NB Excuse the somewhat brutal title. The parallels with a certain ex-member of Roxy Music will become clear.

There are very few occasions in life or death when there is an absolute necessity for music (although us music obsessed types might kid ourselves otherwise). Weddings clearly fit the bill. There is a need for something to mark the beginning and end of the ceremony. From the Arrival of the Queen of Sheba, through the Wedding March to whatever secular selection you can think of, music plays its part.

Music fulfils a similar function at funerals too.

I found this out all recently but was caught somewhat off guard. My Dad died in early March after an unexpected and horrible six-month illness. We all knew pretty much from the point of diagnosis that there was only one way it was going to end. He bravely and stoically recognised this. He was a somewhat pragmatic man and we both contain a significantly sized planning gene, a desire to get the occasion right. He therefore immediately started designing his own funeral.

We’d had an unfortunate spate of deaths in the family so we knew what was required to be done. My mum had died almost five years earlier and Dad had needed to try and occupy his mind since her passing. He was always drawn to a hobby. His normal go-to would have been gardening but he couldn’t bear to be on his own in the beautiful oasis that they have both created. Every time he planted a new shrub, trimmed a piece of lawn, rearranged the garden furniture – he’d stand back to admire his handiwork and Mum wasn’t there. It was breaking his heart so he let it go and looked for something new.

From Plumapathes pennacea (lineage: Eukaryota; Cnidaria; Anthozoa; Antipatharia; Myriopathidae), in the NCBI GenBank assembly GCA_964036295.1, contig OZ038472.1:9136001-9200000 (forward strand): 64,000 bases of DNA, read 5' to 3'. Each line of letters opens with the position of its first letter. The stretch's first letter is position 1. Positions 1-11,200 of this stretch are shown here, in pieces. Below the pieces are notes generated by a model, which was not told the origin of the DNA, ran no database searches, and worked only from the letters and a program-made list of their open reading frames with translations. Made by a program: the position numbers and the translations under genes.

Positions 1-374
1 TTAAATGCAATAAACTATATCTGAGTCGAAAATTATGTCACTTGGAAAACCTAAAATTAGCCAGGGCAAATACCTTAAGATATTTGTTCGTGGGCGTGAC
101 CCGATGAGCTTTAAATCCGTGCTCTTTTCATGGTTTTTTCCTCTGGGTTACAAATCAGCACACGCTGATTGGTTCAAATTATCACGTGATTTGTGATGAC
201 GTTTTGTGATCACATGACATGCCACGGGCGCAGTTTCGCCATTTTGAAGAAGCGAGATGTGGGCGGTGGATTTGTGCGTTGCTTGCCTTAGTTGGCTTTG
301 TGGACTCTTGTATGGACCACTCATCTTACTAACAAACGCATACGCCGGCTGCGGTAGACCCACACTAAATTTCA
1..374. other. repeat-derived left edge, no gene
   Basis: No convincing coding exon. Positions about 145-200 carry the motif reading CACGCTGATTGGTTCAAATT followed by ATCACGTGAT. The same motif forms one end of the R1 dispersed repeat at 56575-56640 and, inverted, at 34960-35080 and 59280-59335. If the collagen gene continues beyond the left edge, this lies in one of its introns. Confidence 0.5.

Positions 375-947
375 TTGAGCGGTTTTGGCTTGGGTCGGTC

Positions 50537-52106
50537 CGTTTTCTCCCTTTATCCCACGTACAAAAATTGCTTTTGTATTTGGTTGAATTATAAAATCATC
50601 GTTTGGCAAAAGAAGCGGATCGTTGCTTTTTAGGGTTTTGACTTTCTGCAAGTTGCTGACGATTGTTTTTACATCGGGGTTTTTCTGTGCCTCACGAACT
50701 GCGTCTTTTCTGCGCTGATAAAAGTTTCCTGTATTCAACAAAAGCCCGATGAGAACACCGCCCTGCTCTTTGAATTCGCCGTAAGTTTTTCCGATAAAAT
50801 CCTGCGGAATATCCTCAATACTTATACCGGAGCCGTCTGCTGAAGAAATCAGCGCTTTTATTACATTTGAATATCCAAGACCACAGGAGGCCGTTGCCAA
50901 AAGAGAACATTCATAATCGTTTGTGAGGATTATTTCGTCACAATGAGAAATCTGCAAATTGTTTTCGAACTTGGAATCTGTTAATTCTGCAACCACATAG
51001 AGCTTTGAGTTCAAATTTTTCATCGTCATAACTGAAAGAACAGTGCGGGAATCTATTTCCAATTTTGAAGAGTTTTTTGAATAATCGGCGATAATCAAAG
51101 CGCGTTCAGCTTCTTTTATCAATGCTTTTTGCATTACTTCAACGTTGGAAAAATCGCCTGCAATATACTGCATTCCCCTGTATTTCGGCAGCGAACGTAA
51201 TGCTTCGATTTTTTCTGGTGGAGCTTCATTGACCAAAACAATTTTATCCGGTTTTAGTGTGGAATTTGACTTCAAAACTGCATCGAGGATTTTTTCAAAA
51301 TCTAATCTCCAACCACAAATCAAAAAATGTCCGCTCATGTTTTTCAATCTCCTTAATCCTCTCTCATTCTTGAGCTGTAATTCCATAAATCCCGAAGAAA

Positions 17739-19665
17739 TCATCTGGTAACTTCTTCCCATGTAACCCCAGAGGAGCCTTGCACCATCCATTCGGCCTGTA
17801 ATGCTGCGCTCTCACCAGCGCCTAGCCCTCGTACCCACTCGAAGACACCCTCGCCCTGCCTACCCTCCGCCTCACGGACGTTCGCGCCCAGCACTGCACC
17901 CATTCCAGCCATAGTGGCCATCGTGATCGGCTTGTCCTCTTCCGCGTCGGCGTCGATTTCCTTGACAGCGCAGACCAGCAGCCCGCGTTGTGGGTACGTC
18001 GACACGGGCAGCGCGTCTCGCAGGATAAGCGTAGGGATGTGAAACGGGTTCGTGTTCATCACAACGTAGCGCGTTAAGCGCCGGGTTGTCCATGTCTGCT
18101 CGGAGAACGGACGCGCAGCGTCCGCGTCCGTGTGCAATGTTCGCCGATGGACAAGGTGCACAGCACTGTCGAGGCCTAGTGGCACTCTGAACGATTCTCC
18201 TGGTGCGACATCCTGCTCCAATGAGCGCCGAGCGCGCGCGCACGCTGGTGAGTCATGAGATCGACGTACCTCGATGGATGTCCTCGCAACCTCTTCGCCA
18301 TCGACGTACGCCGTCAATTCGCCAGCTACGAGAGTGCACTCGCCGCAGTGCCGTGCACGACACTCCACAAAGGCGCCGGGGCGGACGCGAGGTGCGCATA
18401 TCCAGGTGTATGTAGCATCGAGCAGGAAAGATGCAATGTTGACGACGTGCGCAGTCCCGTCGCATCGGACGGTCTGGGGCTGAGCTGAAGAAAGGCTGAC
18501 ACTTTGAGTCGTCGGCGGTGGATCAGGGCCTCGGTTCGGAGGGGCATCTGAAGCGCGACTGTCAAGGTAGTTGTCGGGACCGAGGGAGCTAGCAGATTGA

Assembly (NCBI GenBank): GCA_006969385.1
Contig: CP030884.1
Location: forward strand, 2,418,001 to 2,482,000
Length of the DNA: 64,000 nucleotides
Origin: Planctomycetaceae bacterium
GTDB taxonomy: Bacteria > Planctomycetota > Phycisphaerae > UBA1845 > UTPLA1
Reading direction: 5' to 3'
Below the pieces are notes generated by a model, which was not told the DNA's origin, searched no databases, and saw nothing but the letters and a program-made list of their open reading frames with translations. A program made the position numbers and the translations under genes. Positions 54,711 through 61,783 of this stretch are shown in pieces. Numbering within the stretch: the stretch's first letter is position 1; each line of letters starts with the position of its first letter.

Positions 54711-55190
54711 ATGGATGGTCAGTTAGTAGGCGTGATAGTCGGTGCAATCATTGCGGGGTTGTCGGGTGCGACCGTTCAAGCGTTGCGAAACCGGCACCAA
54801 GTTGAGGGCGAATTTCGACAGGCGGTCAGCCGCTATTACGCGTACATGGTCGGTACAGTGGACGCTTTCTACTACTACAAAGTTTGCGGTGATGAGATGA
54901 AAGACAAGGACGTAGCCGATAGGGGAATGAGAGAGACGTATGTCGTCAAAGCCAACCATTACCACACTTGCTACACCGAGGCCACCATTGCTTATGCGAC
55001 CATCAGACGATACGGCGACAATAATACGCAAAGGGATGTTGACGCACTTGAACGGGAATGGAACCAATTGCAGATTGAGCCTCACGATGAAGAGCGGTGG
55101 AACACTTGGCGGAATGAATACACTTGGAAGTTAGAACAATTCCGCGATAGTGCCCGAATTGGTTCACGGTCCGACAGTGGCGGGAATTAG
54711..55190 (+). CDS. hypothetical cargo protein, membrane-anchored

He went for the ukulele – easy to play and you get results relatively quickly. He joined a local group and quickly formed a new bunch of acquaintances. He was incredible in that way. I go on holiday to escape people and replace them with a new experience. Mum and Dad went away and came back with a new bunch of mates to share Christmas cards with and meet up again twelve months later.

Dad being Dad, playing the ukulele wasn’t enough. He wanted to build one too. He found a luthier, Pete Howlett, in Wales who hosted courses whereby, using his jigs, five days later you would be leaving his Snowdonian studio with a new instrument in your hands. He fell in love with the creative process and went back for more. In short order, his house started filling up with the little instruments. There was the progressively more elaborate hand made ones. There were cheap Chinese imports to play around and learn on and take on holiday without fear of them getting damaged. There were baritone ukuleles, which were tuned to the same voicing as a guitar which I was able to pick up and play. There was a Venezuelan Cuatros with a horrifically high action that I thought was just plain horrible to pluck away at.

As Dad’s illness progressed, he became more insistent that certain people got certain ukuleles. “So and so should have this one, so and so should have that one”. It was bewildering, given that every time I opened a cupboard I found another one of the bloody things. He became somewhat bed bound and I decided one day that we should parade the ukes in front of him and stick a piece of paper on each denoting who was to benefit from the very specific inheritance.

And so when it came to chose the music for his own funeral he went for two uke based pieces. The first was the late Israel Kamakawiwoole’s medley of Over The Rainbow and What a Wonderful World. This would be his entrance music. He wanted something joyous and secular and this seemed to fit the bill for him.